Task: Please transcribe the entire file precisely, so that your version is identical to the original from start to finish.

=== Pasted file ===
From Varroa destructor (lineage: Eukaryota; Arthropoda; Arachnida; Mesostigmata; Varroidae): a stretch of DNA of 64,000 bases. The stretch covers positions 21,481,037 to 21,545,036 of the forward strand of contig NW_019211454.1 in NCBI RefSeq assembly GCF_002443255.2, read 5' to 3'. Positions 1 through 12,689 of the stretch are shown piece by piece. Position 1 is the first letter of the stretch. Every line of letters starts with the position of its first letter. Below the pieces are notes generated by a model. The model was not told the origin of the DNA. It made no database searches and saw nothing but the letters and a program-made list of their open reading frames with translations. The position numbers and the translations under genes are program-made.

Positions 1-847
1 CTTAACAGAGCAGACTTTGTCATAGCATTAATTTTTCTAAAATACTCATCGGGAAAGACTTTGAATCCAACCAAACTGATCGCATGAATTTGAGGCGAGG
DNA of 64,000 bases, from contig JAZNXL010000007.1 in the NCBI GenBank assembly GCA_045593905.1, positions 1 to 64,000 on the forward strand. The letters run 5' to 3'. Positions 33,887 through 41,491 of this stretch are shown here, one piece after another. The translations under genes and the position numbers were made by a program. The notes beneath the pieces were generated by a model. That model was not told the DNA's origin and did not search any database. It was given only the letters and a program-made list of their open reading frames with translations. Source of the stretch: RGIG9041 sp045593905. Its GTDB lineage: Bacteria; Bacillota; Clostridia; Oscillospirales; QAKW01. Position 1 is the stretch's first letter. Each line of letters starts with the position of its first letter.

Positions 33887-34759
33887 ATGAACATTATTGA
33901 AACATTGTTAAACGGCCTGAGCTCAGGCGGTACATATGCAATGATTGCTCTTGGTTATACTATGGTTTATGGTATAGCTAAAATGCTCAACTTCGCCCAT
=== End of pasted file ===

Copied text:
From Varroa destructor (lineage: Eukaryota; Arthropoda; Arachnida; Mesostigmata; Varroidae): a stretch of DNA of 64,000 bases. The stretch covers positions 21,481,037 to 21,545,036 of the forward strand of contig NW_019211454.1 in NCBI RefSeq assembly GCF_002443255.2, read 5' to 3'. Positions 1 through 12,689 of the stretch are shown piece by piece. Position 1 is the first letter of the stretch. Every line of letters starts with the position of its first letter. Below the pieces are notes generated by a model. The model was not told the origin of the DNA. It made no database searches and saw nothing but the letters and a program-made list of their open reading frames with translations. The position numbers and the translations under genes are program-made.

Positions 1-847
1 CTTAACAGAGCAGACTTTGTCATAGCATTAATTTTTCTAAAATACTCATCGGGAAAGACTTTGAATCCAACCAAACTGATCGCATGAATTTGAGGCGAGG
DNA of 64,000 bases, from contig JAZNXL010000007.1 in the NCBI GenBank assembly GCA_045593905.1, positions 1 to 64,000 on the forward strand. The letters run 5' to 3'. Positions 33,887 through 41,491 of this stretch are shown here, one piece after another. The translations under genes and the position numbers were made by a program. The notes beneath the pieces were generated by a model. That model was not told the DNA's origin and did not search any database. It was given only the letters and a program-made list of their open reading frames with translations. Source of the stretch: RGIG9041 sp045593905. Its GTDB lineage: Bacteria; Bacillota; Clostridia; Oscillospirales; QAKW01. Position 1 is the stretch's first letter. Each line of letters starts with the position of its first letter.

Positions 33887-34759
33887 ATGAACATTATTGA
33901 AACATTGTTAAACGGCCTGAGCTCAGGCGGTACATATGCAATGATTGCTCTTGGTTATACTATGGTTTATGGTATAGCTAAAATGCTCAACTTCGCCCAT